I've read many articles listing the benefits of buying locally grown food and many of the benefits sound plausible. But today I read the following, which left my skepto-meter tingling (emphasis mine):

Did you know that the produce in the supermarket (whether it is organic or conventional) travels, on average, 1,500 miles from the farm to your plate? Not only is all that travel taxing on the environment, but it also gives the produce a chance to lose some of its nutritional value along the way.

Do vegetables, fruits or meats lose nutritional value between the time they are picked / rendered and the time they end up on grocery store shelves? Or is it that the mere act of transportation somehow affects the nutritional content?

Both propositions sound spurious to me.

  • 1
    This is a bit too broad - it depends entirely on specific produce and the method of preservation applied.
    – user5341
    Commented May 30, 2011 at 4:03
  • @DVK a specific type of produce whose nutritional content is shown to be impacted by storage / travel would answer the question, IMO.
    – John Lyon
    Commented May 30, 2011 at 5:03
  • @jozzas - How long for storage/travel?
    – user5341
    Commented May 30, 2011 at 10:12
  • 1
    @DVK I suppose that depends on the type of produce - hopefully someone has measured depletion of nutrients at several time steps.
    – John Lyon
    Commented May 30, 2011 at 22:30

1 Answer 1



Most produce is picked before it is ripe. This is so that it is firm enough to travel without spoiling and so that it arrives on sale in a fresh condition with some shelf life.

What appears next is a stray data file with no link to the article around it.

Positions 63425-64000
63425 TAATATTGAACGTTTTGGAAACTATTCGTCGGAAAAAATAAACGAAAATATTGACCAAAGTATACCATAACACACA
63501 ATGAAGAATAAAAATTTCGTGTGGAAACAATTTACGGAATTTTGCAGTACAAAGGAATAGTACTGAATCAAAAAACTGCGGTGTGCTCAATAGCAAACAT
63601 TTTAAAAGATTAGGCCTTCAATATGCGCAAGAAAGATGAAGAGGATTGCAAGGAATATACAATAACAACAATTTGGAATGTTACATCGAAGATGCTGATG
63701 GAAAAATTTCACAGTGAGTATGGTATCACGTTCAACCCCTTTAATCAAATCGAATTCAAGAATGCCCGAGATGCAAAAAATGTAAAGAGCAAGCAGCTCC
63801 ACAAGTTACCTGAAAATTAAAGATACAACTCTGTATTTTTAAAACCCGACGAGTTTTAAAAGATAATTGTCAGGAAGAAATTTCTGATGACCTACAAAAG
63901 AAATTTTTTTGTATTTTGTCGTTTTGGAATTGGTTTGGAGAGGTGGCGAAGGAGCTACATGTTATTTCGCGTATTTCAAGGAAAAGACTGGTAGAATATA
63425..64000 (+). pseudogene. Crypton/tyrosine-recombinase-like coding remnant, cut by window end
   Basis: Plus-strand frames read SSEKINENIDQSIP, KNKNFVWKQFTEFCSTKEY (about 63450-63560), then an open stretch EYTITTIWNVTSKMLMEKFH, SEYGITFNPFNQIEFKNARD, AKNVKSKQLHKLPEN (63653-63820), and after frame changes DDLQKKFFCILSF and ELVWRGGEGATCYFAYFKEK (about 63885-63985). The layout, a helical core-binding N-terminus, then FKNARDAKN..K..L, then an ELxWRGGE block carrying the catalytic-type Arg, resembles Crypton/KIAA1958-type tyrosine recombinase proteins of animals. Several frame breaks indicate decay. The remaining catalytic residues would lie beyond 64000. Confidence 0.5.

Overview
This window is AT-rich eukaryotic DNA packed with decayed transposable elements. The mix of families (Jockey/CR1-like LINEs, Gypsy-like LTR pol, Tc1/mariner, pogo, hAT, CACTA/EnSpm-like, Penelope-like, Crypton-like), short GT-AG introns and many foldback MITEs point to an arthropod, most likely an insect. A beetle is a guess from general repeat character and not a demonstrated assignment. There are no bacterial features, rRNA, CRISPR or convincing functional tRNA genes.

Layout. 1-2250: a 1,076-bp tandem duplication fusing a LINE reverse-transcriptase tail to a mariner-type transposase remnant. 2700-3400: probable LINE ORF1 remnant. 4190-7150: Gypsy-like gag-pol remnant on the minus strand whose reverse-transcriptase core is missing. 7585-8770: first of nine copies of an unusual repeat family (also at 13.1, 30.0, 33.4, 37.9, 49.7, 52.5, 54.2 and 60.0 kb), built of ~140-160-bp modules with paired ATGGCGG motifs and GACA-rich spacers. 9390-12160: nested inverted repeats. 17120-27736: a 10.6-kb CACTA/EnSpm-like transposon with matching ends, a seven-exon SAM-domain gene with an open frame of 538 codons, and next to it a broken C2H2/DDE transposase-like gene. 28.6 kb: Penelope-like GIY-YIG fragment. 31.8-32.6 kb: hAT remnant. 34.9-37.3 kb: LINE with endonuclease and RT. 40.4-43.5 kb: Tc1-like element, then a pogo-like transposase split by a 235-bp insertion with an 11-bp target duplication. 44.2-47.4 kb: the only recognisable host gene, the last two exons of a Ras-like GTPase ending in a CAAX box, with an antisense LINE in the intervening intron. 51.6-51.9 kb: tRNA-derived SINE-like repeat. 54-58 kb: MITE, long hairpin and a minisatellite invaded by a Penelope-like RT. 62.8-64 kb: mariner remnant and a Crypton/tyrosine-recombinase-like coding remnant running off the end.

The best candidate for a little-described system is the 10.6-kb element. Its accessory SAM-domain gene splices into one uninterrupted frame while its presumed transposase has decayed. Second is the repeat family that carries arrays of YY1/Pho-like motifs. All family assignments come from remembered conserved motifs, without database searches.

Produce that is picked before it has become ripe is less nutritious than produce that is picked when it is ripe:

"Fruits and vegetables destined to be shipped to the fresh-produce aisles around the country typically are picked before they are ripe, which gives them less time to develop a full spectrum of vitamins and minerals. Outward signs of ripening may still occur, but these vegetables will never have the same nutritive value as if they had been allowed to fully ripen on the vine. In addition, during the long haul from farm to fork, fresh fruits and vegetables are exposed to lots of heat and light, which degrade some nutrients, especially delicate vitamins like C and the B vitamin thiamin." Source

The local supplier clearly does not have to account for the same amount of time in transport as the geographically challenged supplier and can therefore provide produce that is naturally more ripe.

  • 2
    Your sources does not seem to support your answer; link 1 and 2 are only about vitamin C. The claim that "vine-ripened tomato has twice Vitamin C as green-picked" tomato does not say whether this loss of nutrient is due to the longer shipping times or whether due to the tomato being prematurely picked. Bruised banana when knocked around is physical, there is nothing that implies that physical bruises affects its nutritional value.
    – Lie Ryan
    Commented May 30, 2011 at 22:25
  • I think I will just quote a single source instead of adding my own bad science! Commented May 31, 2011 at 1:34
  • 1
    it doesn't answer the question. Those products don't LOOSE nutritional value during and because of shipping, they never had it in the first place.
    – jwenting
    Commented May 31, 2011 at 5:29
  • @jwenting I think you fumblings with CAPS LOCK wrong: losenotloose.com Commented May 31, 2011 at 9:21
  • @jwenting, strictly, you are right. It isn't the shipping per se. But, it is a consequence of wanting to ship it, so I think it is on topic.
    – Oddthinking
    Commented Jun 5, 2011 at 0:06

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